What I liked: Jake Locker put a good ball on him and banged-up receiver Nate Washington made a great play looking it in while Jabari Greer flew by a second late for a 40-yard touchdown with 5:58 left in the game that closed it to 22-17. He hit him again right near the end for another 40.

What I didn't like: The Titans' last two plays from the 5-yard line. The first was well-defended by Tracy Porter, but I question throwing to Marc Mariani no matter if Washington was out hurt. Locker ran and bought time on the last play, but has to at least try a throw instead of getting sacked.

What I want to know: What’s the trade-off between an aggressive third-and-1 call with a throw into the end zone when you then fail to convert the quarterback sneak on fourth down? We're talking the Titans' second-to-last drive there.

Injury concerns: Matt Hasselbeck suffered a left calf injury that knocked him out of the game, though he limped on and hopped off for one play when Locker took a tough shot to the ribs. Linebacker Akeem Ayers suffered a shoulder injury and No. 2 running back Javon Ringer injured his hand. Neither returned to action after getting hurt. Washington had to be tugged off the field by Chris Johnson after his late catch.

What’s next: The Titans head for Indianapolis for their second game against the winless, division-rival Colts.

Final Word: AFC South

December, 9, 2011
NFC Final Word: East | West | North | South AFC: East | West | North | South

Five nuggets of knowledge about Week 14, with large thanks to ESPN Stats and Info:

[+] EnlargeArian Foster
Jim Brown/US PresswireArian Foster has been the catalyst for Houston's recent win streak.
Workhorse: Houston Texans running back Arian Foster has taken on a huge load during their six-game win streak. He has scored seven touchdowns since Week 7, as many as anyone in the NFL. He’s got 147 rush attempts, most in the league, in that time period while averaging 101.8 rushing yards. He’s also been the team's primary pass target when they’ve been without Andre Johnson, who has a new hamstring issue. When Johnson was out, Foster was the team’s leading receiver with 32 targets, 26 receptions and 427 yards.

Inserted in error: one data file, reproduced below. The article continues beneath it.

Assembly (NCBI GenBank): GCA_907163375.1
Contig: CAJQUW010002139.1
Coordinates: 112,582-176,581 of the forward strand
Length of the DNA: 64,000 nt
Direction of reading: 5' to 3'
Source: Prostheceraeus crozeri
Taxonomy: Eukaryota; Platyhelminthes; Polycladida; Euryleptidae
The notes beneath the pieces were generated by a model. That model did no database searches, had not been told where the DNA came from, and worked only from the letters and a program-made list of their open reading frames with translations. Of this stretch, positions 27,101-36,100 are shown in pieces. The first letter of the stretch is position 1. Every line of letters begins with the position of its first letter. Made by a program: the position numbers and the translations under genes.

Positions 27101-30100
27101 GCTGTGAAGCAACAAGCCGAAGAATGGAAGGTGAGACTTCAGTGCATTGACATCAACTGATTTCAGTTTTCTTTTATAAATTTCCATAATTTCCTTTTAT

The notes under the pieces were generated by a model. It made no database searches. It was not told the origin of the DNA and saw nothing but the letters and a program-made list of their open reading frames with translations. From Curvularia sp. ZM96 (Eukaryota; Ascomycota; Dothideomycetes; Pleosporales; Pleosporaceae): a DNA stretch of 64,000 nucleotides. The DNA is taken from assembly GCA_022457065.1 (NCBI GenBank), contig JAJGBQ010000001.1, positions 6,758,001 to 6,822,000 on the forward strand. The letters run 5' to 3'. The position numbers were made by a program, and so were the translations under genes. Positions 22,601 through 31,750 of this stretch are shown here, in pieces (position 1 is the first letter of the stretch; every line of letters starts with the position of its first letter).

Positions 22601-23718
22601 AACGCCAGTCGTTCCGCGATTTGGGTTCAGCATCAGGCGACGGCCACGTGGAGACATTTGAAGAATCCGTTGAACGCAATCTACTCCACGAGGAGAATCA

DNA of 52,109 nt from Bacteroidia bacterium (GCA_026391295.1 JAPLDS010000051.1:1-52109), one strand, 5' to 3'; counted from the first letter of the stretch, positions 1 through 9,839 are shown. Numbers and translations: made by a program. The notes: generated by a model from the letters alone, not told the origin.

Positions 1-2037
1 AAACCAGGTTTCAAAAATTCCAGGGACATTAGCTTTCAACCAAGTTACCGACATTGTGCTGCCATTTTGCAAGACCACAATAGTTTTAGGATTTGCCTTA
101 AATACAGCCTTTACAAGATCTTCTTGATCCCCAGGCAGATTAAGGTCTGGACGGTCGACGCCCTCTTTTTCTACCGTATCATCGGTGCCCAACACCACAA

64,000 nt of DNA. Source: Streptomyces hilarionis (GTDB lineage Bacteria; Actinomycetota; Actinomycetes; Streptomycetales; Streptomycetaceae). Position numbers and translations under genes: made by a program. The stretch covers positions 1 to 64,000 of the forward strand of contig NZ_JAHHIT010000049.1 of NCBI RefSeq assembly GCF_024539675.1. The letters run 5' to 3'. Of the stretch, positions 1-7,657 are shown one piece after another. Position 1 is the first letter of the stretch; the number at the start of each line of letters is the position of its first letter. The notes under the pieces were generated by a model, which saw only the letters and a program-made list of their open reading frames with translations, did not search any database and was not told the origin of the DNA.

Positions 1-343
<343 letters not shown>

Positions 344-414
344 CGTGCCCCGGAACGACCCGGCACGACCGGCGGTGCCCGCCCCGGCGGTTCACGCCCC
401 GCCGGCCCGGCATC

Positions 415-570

Scoring issues: The Jacksonville Jaguars have not scored more than 20 points in a game this season. That streak extends to 14 games dating to the 2010 season. If they don’t get to 21 or more on Sunday against the Tampa Bay Buccaneers at EverBank Field, they will tie the Cleveland Browns of 2008-09 for the longest such streak since 2001. Only the St. Louis Rams have fewer points per game (11.7) than the Jaguars (12.7) this season. But the Bucs have given up 350 yards or more in nine consecutive games. Can the Jaguars find a way to get a lead? No team has spent more time trailing this season than the Buccaneers, who have been behind for 475 minutes and 22 seconds. The Bucs have trailed for 43 more minutes than the Colts, the next worst team.

Elements and points: Sunday in Nashville is the final game of the regular season in which the New Orleans Saints will play outdoors. New Orleans is 2-2 in games played outside this season. The forecast for Sunday: Sunny with a high in the 40s. I’m not seeing playing outdoors as major issue in this game. The temperature may not be the only thing in the 40s if Drew Brees is working against minimal pass rush and if cornerback Jason McCourty is out after a head injury. The Tennessee Titans know they’re going to have to score to stay in this one.

Serving up Rice: The Indianapolis Colts are 30th against the run. Baltimore Ravens running back Ray Rice is second in the NFL with 1,474 scrimmage yards this season. Rice ranks third in the NFL in rush yards and his fullback, Vonta Leach, deserves some credit. ESPN Stats and Info says Leach has been a lead blocker on 173 of Rice’s 208 rushes, including all of his NFL-high nine rushing touchdowns. No other running back-fullback combo has been together for as many rushes. The Colts are newly depleted at cornerback. Second-level run-stopping help from the secondary will probably be undependable.